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David Mallet
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On April 20th 1992, Roger Taylor, Brian May and John Deacon, the surviving members of Queen, took to the stage at Wembley Stadium for the start of one of the biggest events in rock history, which the band had organized to pay tribute to their former colleague the incomparable Freddie Mercury. Queen was joined by some of the greatest musical talent in the world to celebrate Freddie's life and work and to increase public awareness of AIDS, the disease that had prematurely ended his life the previous year. As well as being great entertainment, the concert raised a huge and still growing sum of money for the Mercury Phoenix Trust, a charity formed at the time whose charter is the relief of suffering from AIDS throughout the world. Now for the first time both halves of the concert are being made available on SD-Blu-ray along with additional bonus material in this special edition release.

Rated NR

Aspect Ratio: 1.33:1
English DTS-HD HR 5.1
English LPCM Stereo
Supplements Subtitles:

Runtime: 191 min.
Price: $24.98
Release Date: 10/22/2013

• Rehearsal Footage
• “10th Anniversary Documentary”
• Photo Galleries
• Booklet


Panasonic 50" TH-50PZ77U 1080p Plasma Monitor; Sony STR-DG1200 7.1 Channel Receiver; Panasonic DMP-BD60K Blu-Ray Player using HDMI outputs; Michael Green Revolution Cinema 6i Speakers (all five); Kenwood 1050SW 150-watt Subwoofer.


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Freddie Mercury Tribute Concert [Blu-Ray] (1992)

Reviewed by Colin Jacobson (October 29, 2013)

Though the band received little attention in the US during much of the Eighties, Queen remained hugely popular elsewhere in the world. That fact became abundantly clear on April 20, 1992, when the surviving members of the group staged a tribute concert to honor Freddie Mercury, the singer who died less than half a year previously.

The show brought out many notable acts to play, but they did so in an unusual manner. Rather than perform on their own, they worked with backup from the remaining members of Queen: guitarist Brian May, drummer Roger Taylor, and bassist John Deacon. The guests then trotted onstage and did their stuff along with Queen.

If you just watched the prior DVD from 2002, you would think that the show started with the performance of “Tie Your Mother Down” that features Def Leppard’s Joe Elliott on vocals and Guns ‘n Roses’ Slash on guitar. However, the concert actually provided some solo acts before the “Queen+” portion began.

Essentially a collection of big-name warm-up bands, this portion of the show included acts whose members later participated in the formal Queen segment. Of these bands, GnR and Metallica were the most prominent, but we also heard from Extreme, Def Leppard and Bob Geldof.

The Blu-ray restores these performances under the “Opening Acts” banner. All together, the segment runs one hour, 25 minutes and six seconds. I’m not a huge fan of any of these acts, but I’m really happy that the Blu-ray provides all this material; it’s good to have the ability to see the entire concert.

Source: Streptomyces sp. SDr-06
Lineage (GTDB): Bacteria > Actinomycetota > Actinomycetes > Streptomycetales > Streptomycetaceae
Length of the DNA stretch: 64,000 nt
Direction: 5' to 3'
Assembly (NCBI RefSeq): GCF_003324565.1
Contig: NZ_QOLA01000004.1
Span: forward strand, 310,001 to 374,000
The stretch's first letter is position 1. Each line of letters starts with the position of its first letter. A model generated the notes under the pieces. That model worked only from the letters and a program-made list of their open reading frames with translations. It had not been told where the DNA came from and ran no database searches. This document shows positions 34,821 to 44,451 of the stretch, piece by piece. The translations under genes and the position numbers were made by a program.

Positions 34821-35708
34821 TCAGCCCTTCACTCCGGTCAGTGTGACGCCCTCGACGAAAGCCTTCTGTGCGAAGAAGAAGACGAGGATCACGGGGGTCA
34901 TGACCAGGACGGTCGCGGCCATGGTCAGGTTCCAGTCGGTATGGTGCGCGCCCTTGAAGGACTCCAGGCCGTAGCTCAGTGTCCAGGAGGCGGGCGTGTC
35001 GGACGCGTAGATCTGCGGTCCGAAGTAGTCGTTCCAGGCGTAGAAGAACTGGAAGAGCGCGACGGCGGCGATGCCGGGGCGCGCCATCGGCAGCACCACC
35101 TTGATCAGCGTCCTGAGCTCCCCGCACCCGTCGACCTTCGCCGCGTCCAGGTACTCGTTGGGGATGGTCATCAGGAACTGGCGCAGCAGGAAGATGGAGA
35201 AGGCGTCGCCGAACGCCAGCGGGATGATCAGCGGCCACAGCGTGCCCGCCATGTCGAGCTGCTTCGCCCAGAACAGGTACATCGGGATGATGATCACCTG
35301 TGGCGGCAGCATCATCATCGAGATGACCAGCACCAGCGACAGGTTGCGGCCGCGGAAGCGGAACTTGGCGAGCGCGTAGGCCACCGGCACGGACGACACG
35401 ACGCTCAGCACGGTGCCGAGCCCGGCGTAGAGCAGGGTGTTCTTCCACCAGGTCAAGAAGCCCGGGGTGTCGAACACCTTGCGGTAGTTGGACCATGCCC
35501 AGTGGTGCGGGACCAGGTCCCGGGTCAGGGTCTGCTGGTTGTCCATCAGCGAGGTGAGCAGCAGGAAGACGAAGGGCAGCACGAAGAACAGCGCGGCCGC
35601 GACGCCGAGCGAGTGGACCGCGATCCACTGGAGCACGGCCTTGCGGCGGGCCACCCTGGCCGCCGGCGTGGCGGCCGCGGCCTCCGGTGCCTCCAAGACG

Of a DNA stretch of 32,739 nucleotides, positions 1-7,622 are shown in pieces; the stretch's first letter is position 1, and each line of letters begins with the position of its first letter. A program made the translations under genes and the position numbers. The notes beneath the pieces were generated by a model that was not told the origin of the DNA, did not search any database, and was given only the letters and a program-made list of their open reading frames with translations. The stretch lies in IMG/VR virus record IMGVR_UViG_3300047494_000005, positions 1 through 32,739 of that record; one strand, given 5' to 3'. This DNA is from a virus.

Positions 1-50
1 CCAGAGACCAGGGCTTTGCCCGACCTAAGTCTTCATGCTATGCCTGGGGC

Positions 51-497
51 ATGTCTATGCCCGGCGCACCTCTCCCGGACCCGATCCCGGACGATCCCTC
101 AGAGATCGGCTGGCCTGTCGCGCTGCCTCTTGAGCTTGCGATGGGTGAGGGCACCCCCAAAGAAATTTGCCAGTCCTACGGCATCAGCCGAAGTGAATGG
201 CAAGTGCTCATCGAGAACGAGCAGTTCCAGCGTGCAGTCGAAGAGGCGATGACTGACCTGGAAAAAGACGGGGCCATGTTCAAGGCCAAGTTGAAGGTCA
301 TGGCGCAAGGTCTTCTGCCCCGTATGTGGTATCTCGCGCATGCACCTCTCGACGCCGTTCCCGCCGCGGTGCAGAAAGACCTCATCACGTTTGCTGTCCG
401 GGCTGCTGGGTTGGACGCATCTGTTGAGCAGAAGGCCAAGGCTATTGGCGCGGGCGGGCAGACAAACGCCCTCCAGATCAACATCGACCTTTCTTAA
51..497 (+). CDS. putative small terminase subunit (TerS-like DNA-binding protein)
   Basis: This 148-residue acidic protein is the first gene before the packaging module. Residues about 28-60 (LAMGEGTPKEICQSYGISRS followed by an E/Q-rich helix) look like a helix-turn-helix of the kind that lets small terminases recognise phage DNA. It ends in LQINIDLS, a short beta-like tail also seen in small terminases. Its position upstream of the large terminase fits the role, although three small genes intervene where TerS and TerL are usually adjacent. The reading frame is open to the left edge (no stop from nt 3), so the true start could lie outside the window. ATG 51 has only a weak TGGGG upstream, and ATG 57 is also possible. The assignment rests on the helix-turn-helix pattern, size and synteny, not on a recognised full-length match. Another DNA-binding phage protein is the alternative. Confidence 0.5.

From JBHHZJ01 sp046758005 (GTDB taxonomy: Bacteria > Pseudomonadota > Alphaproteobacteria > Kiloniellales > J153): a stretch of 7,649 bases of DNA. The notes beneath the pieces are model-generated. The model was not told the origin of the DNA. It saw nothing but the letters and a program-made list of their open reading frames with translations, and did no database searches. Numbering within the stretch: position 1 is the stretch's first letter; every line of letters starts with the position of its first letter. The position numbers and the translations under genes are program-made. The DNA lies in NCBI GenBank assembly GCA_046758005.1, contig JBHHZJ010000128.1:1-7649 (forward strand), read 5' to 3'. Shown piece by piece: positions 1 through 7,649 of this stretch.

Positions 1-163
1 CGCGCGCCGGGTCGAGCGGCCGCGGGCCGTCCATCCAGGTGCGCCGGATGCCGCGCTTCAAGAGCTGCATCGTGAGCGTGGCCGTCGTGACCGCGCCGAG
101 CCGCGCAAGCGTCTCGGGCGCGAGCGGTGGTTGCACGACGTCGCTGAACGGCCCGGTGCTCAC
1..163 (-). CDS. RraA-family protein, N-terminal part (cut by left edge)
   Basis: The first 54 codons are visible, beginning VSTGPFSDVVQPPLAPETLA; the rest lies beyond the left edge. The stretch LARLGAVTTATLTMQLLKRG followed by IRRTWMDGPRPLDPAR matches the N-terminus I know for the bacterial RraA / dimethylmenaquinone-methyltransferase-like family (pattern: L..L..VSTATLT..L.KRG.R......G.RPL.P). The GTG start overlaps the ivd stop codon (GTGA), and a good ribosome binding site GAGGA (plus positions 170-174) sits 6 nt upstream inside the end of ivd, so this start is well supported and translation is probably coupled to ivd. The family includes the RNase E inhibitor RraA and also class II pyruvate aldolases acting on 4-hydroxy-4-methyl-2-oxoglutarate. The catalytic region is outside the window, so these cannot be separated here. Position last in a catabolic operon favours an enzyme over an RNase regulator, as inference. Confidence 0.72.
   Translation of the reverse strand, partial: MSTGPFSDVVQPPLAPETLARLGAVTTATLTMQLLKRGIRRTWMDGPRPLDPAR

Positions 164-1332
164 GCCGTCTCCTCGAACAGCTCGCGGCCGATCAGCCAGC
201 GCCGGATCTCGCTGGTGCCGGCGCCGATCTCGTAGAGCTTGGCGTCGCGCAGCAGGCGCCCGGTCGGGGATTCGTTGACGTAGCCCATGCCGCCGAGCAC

Not that I’ll want to rewatch most of this stuff. I do like Metallica’s “Enter Sandman”, and I enjoy GnR as well; it’s good to see (essentially) the original band again, as it’s been so long since Axl, Slash and the others played together.

By the way, if you wonder why Axl yells “shove it” early in “Paradise City”, I assume it’s because of the guy with the “Piss Off, Axl” sign that we briefly view in the crowd.

One might wonder why these acts aren’t considered part of the main program even though they mix a lot of Queen songs with their own work. I believe that’s because Queen is considered to be the “main act”, so even though the openers fit the spirit of the event via their performances of Queen tunes, they’re not viewed as “Queen”.

Once the openers finish, the three surviving members of Queen play with a rotating roster of guest singers. This appears under “Main Show” and lasts one hour, 46 minutes, and nine seconds.

As one might expect, this segment provides an erratic collection of renditions. For the most part, Mercury gets the crummier performances out of the way early. Unsurprisingly, Mercury starts with some of the less famous musicians and builds from there. I never heard of Zucchero before I got this set, and I never want to hear him again based on his miserable rendition of “Las Palabras De Amor”.

Otherwise, none of the early songs really seem terrible, but most fail to stand out from the crowd. To my surprise, I rather like the performance of “Hammer to Fall” by Extreme’s Gary Cherone. With all his physical posturing and hip-swiveling, he offers an obnoxious presence, but vocally, he delivers the goods.

As a huge Bowie fan, his segment was the reason I got the Blu-ray (and the DVD and the LD before it, for that matter). His renditions of “’Heroes’” and “Under Pressure” don’t seem particularly stellar, but it’s Bowie, so I’m happy.

Bowie’s on stage for three songs in all. He plays “Under Pressure” with Annie Lennox; naturally, she takes on Freddie’s vocals while Bowie sticks with his original lines. (By the way, has Annie ever explained why she dolled herself up like Pris from Blade Runner for the occasion?)